Differences in How Proteins Spread in Brain May Explain Increase in Alzheimer’s Risk With Age, Mouse Study Suggests
Differences in how proteins move in the brain at older ages may explain why the risk of Alzheimer’s disease increases with age, according to a new study in mice.
The study, “Experimental evidence for the age dependence of tau protein spread in the brain,” was published in the journal Science Advances.
It’s a well-known fact that older people are more likely to develop Alzheimer’s. But why exactly is that?
One hypothesis is that older brains allow pathological, or disease-causing proteins to spread more easily.
Researchers note that there are two types of protein “clumps” known to be present in Alzheimer’s brains: amyloid beta plaques and tau neurofibrillary tangles. While both are involved in the development of Alzheimer’s, the emergence of the tau proteins reflects disease progression.
These proteins are believed to spread along nerve cells from one to another. This might explain, at least in part, how the disease progresses, affecting more and more parts of the brain.
To find out whether tau proteins can spread more easily in aged brains, a team led by Susanne Wegmann, PhD, of the German Center for Neurodegenerative Diseases, turned to gene vectors — modified viruses that deliver foreign DNA into cells. The researchers used the gene vectors to engineer the brains of old and young mice to express human tau protein in one brain region. Then, they observed how the protein spread through the brains of animals of different ages.
“Human tau proteins spread about twice as fast in older mice as compared to younger animals,” Wegmann, a study co-author, said in a press release.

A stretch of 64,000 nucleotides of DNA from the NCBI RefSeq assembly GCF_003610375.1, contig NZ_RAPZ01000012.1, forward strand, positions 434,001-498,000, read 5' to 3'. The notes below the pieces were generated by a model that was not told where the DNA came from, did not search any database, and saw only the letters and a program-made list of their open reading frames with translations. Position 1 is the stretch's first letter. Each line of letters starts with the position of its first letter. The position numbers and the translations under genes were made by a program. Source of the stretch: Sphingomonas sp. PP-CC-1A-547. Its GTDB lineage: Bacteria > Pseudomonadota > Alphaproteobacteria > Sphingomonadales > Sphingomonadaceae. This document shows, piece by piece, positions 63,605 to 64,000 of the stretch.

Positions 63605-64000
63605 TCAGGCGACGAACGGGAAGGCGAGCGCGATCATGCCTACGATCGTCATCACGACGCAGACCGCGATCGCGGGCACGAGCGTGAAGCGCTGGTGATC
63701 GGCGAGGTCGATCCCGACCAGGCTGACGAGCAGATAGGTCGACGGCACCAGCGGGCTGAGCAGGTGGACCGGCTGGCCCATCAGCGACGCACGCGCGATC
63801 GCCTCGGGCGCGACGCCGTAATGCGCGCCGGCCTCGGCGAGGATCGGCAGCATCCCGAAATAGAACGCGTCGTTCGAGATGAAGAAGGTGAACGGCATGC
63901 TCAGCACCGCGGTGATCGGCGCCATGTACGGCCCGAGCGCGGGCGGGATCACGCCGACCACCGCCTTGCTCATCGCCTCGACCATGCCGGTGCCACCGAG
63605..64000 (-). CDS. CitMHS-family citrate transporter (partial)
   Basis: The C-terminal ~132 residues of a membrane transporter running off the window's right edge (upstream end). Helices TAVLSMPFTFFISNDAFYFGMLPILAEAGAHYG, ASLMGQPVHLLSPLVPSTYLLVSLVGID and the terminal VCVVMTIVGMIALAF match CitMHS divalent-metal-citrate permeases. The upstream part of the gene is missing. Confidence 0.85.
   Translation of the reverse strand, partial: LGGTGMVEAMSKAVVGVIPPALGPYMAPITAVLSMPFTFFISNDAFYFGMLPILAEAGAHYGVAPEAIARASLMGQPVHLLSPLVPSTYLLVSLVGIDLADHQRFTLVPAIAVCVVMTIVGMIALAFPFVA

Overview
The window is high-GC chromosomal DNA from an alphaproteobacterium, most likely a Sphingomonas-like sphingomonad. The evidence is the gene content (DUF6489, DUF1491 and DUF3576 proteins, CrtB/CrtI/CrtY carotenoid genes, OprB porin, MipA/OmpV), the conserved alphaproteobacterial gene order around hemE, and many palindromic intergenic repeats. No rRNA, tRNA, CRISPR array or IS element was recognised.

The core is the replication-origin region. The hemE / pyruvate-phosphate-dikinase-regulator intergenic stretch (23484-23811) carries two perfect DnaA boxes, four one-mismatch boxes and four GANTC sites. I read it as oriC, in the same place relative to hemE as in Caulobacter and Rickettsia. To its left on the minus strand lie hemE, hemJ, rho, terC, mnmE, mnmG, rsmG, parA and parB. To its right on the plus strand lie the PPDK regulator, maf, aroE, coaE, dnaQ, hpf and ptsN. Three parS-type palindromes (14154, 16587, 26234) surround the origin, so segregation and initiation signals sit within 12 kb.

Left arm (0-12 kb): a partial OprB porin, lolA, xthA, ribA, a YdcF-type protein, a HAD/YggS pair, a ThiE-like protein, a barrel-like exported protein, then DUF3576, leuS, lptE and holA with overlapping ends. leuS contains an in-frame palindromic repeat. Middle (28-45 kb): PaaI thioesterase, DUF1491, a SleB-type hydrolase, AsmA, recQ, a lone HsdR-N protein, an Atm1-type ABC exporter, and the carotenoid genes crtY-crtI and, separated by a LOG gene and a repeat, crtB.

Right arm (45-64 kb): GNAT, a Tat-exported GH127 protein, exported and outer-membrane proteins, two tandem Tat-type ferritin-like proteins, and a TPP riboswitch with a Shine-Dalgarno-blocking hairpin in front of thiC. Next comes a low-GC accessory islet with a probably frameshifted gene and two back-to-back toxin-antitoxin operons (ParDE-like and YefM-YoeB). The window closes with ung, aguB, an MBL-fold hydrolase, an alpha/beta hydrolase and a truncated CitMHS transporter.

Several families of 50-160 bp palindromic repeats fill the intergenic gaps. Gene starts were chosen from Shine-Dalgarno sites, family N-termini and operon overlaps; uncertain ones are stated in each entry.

Importantly, human tau protein is normally present in healthy brains — it’s only when it folds incorrectly, and clumps up, that problems are thought to occur. The researchers noted that whether such clumps are a cause or a symptom of Alzheimer’s is a matter of some debate. Thus, the investigators also looked at how both normal and misfolded tau proteins spread throughout the brain.
“It has long been thought that it is primarily the pathological [misfolded] form of tau that passes from one cell to the next,” Wegmann said. “However, our results show that the healthy version of the protein also propagates in the brain and that this process increases in old age. Cells could also be harmed by receiving and accumulating large amounts of healthy tau.”
Now, the investigators say, even more questions are in need of answering. Specifically, the researchers now want to determine what are the underlying biological reasons that tau proteins spread more quickly in older brains. Additional studies will be needed to fully understand these processes. Researchers hope that greater understanding will eventually allow for better care and treatment of Alzheimer’s disease.